Reading Experience Database

Basic Search

Advanced Search

Record 27300

Reading Experience:

'When Murray was about to publish Byron's "Siege of Corinth" and "Parisina," he promised to send the early sheets to Blackwood, who proposed to hold a dinner in honour of the occasion, to which Scott, Erskine, and James Ballantyne were to be invited. Scott [...] unfortunately, could not accept the invitation for the day named; but, to secure his attendance, the dinner was put off for a week, and then he made his appearance with Erskine and Ballantyne. The poems were read, to the immense delight of the audience.'
Century: 1800-1849
Date: Between 1 Feb 1816 and 9 Feb 1815
Country: Scotland
Time: n/a
Place: city: Edinburgh
Type of Experience (Reader):
silent aloud unknown
solitary in company unknown
single serial unknown
Type of Experience (Listener):
solitary in company unknown
single serial unknown

Reader/Listener/Reading Group:

Reader:Walter Scott
Age Adult (18-100+)
Gender Male
Date of Birth 1771
Socio-economic group: Professional / academic / merchant / farmer
Occupation: Writer
Religion: n/a
Country of origin: Scotland
Country of experience: Scotland
Listeners present if any:
(e.g. family, servants, friends, workmates)
William Blackwood Erskine James Ballantyne
Additional comments: n/a


Text Being Read:

Author: George Gordon Lord Byron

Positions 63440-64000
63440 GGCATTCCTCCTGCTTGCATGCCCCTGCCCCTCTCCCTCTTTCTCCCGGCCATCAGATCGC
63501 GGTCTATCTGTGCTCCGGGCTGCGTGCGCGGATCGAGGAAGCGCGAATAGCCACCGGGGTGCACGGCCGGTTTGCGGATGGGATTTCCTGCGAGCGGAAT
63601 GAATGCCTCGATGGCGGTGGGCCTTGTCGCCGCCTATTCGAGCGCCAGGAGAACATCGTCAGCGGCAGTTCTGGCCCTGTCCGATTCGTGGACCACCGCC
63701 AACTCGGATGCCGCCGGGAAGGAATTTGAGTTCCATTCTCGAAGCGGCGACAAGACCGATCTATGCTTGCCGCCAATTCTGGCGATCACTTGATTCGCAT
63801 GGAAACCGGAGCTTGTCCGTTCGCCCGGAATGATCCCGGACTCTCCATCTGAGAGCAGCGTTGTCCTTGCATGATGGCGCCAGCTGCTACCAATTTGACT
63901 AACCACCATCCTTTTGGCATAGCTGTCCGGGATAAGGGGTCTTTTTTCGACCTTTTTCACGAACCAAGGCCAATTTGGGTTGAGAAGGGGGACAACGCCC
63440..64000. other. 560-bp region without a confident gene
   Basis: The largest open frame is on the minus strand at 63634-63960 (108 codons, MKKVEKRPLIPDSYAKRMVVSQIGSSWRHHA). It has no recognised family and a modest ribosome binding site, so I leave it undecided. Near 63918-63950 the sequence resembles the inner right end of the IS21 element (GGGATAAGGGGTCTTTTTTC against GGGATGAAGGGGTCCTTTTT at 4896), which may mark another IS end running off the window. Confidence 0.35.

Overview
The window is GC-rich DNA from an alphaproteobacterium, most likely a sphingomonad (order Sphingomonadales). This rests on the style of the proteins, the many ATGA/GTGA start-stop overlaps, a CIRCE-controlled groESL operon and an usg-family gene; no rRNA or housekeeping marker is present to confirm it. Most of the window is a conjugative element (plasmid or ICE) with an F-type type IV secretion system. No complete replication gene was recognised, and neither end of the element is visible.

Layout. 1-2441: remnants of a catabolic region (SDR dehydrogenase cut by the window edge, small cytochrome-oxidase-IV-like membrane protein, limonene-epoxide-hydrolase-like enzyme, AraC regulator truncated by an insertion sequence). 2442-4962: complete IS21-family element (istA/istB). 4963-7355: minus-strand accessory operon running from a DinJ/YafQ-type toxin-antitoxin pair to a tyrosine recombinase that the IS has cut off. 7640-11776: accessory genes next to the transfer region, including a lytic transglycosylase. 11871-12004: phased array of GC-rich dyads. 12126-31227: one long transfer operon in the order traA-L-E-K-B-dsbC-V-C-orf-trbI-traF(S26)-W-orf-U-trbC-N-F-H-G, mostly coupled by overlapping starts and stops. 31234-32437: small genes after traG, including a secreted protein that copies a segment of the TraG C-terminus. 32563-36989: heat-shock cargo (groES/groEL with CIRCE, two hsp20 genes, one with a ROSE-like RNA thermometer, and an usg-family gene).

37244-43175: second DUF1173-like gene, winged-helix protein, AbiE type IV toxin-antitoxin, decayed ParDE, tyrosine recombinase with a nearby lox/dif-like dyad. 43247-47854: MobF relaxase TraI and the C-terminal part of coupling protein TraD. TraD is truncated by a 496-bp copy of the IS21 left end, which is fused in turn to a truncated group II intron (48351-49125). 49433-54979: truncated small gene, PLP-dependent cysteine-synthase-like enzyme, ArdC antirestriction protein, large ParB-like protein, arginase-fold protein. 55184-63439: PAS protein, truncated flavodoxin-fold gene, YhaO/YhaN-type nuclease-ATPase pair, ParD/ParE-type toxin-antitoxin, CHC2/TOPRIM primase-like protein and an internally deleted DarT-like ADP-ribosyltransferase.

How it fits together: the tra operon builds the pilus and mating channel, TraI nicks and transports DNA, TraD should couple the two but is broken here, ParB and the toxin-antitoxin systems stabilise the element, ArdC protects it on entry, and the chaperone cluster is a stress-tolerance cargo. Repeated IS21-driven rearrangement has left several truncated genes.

Title: The Siege of Corinth
Genre: Fiction, Poetry
Form of Text: Print: Unknown
Publication details: n/a
Provenance: unknown


Source Information:

Record ID: 27300  
Source - Print  
  Author: Samuel Smiles
  Editor: n/a
  Title: A Publisher and His Friends: Memoir and Correspondence of the Late John Murray
  Place of Publication: London
  Date of Publication: 1891
  Vol: 1
  Page: 455
  Additional comments: n/a

Citation: Samuel Smiles, A Publisher and His Friends: Memoir and Correspondence of the Late John Murray (London, 1891), 1, p. 455,, accessed: 07 December 2023

Additional comments:

Source ed. quotes from letter from Blackwood to John Murray of 11 February 1816, in which it is remarked: 'The arrival of Byron's Poems has created a great buzz here. It has also got over the whole town that Mr. Scott had dined with me, and read them, and was in raptures with them I did not mean to have said anything about this, but Mr. S. and Ballantyne talked about it, and it spread abroad like wildfire' (pp.455-456).



Reading Experience Database version 2.0.  Page updated: 27th Apr 2016  3:15pm (GMT)